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Director’s Notes
Biocitizen began in the forests of Cape Horn, when Kurt Heidinger, Francisca Massardo and Ricardo Rozzi developed Tracing Darwin’s Path, an interdisciplinary learning-adventure that immerses students in the biocultural history of that sublime portion of the earth. With others, they established the Omora Ethnobotanical Park as a Field Environmental Philosophy research and development “laboratory”. Their...
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Biocitizen is so pleased to welcome Mason Lollis-Taylor as an Assistant Teacher in the Our Place Summer School! (More:  Living Rivers School) Mason trained with us last year, and has learned so much about teaching Field Environmental Philosophy in Western Massachusetts. After the Summer School concluded, he went to Nepal to immerse himself in Himalayan...
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Wonder – Connection – Stewardship Imagine moments from your childhood – your first encounter with the wonder and majesty of the wild – I like to remember the moment I first figured out how to dive under a wave. Do you remember that feeling of committing to driving on through the water, under the breaking wave…the...
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Kurt here—once upon a time (1998) I was invited by Ricardo Rozzi and Francisca Massardo to visit Navarino Island, where they were conducting conservation biology research. I am not a scientist, so while they were busy I freewalked the Dientes Range. In 2000, they invited me to be a co-founder of the Omora Ethnobotanical Park....
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Our Place Summer School Scholarship Program 2019 Our Place Summer School is designed to “unplug” children by bringing them into direct contact with the creatures, geologies, hydrologies and infrastructures of the Nonotuck biome and the Westfield River watershed. (Click to read the Daily Gazette article about Our Place.) Thanks to the generosity of people who...
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Salamanders, newts and wood frogs depend upon the vernal pools that appear during snow melt and vanish as the summer arrives. If you’ve wondered where these neighbors are born, and where they return to make babies, this video is a perfect introduction: Without these havens, our amphibian friends will disappear. In Massachusetts, we can certify...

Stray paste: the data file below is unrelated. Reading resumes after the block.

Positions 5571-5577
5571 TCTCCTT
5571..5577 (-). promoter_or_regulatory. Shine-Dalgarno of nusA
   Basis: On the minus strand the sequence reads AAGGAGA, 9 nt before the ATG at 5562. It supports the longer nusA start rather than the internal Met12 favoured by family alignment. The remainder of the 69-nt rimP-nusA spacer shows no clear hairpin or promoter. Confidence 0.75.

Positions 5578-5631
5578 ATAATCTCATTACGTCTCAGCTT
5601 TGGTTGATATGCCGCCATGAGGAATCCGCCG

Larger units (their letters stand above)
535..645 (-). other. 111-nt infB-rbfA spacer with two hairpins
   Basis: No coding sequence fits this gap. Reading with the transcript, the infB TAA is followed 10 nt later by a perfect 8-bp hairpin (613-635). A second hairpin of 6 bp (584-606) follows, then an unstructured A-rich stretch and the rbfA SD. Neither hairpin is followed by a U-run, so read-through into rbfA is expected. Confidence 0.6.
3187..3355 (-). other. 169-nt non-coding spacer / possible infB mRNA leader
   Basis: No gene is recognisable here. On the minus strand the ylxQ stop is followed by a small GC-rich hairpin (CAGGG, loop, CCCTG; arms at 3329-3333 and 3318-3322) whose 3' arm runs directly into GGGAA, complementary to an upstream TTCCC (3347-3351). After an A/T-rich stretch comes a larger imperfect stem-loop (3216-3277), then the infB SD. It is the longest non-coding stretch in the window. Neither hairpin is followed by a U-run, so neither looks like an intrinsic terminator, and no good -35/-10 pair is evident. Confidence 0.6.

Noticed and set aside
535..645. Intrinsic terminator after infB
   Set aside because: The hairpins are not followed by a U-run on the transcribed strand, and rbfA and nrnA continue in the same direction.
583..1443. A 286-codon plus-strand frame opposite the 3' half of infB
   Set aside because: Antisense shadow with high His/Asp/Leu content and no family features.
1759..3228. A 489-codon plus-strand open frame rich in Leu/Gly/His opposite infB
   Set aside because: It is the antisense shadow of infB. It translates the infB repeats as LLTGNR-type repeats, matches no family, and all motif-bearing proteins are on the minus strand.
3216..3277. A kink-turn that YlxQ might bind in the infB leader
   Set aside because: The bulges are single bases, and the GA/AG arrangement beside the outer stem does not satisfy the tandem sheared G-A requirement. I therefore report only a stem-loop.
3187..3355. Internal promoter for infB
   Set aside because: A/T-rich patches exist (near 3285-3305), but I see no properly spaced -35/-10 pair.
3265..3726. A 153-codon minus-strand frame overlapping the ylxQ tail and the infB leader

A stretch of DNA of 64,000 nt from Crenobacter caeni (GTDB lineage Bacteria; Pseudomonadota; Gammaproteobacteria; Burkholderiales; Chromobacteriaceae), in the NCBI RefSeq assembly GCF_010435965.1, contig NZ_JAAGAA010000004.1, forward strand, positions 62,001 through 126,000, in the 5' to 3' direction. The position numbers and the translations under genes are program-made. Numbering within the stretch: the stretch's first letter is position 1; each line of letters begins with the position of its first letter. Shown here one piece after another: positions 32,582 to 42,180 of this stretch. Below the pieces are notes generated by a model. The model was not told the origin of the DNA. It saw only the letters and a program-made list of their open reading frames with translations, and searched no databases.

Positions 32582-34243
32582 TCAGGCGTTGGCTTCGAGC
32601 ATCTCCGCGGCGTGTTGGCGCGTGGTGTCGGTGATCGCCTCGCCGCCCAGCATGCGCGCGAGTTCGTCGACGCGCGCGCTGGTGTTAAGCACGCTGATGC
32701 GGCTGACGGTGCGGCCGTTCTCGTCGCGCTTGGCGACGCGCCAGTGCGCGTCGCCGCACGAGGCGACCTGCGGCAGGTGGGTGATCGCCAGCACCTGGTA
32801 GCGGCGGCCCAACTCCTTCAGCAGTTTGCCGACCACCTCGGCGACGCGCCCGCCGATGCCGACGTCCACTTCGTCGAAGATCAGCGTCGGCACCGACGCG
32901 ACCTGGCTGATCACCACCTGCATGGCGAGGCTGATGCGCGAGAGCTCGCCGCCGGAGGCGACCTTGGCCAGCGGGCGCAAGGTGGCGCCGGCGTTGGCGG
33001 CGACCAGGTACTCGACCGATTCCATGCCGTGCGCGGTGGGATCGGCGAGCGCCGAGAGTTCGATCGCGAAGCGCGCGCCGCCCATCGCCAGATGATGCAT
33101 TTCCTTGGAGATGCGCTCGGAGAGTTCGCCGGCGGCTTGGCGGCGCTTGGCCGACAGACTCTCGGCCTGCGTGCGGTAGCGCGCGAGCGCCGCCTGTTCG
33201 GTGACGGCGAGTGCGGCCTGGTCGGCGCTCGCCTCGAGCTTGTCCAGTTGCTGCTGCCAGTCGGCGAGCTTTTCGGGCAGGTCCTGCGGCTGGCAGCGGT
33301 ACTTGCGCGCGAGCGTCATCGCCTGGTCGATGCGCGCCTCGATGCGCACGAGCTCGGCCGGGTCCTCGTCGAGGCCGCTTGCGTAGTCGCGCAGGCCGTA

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Hi! This is a note from Kurt Heidinger, Executive Director of Biocitizen. I’d like to explain how Field Environmental Philosophy (FEP) provides learning experiences that ramify and enhance traditional institutional and home-schooling education. – And why you should be one of the first and founding parents to sign your child up for Our Place Summer...
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Phoebe Gelbard has been building our school of Field Environmental Philosophy since 2015, when she was a junior at Northampton High School. Biocitizen is grateful for her service to the hundreds of students she’s taught. She’s grown with us as we experiment with and codify FEP curricula and itineraries, and is ready to become one...
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“Eco” means inhabition. “Semiotics” is the study of signs and symbols. Ecosemiotics is the study of how our inhabitations are constructed by signs and symbols—which is to say: the study of how we construct our “place” with signs and symbols. — Ecosemiotic study is a central activity of Field Environmental Philosophy. FEP “reads” the signs...
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For many of us, our first attraction to nature arose from a good feeling of perceiving beauty in flowers, waves, the sky. Bird song. This good feeling—of biophilia—is key to environmental philosophy because it inspires a yearning to perceive, and understand, nature more deeply. Biophilia is also a key element of environmental conservation, because it inspires...
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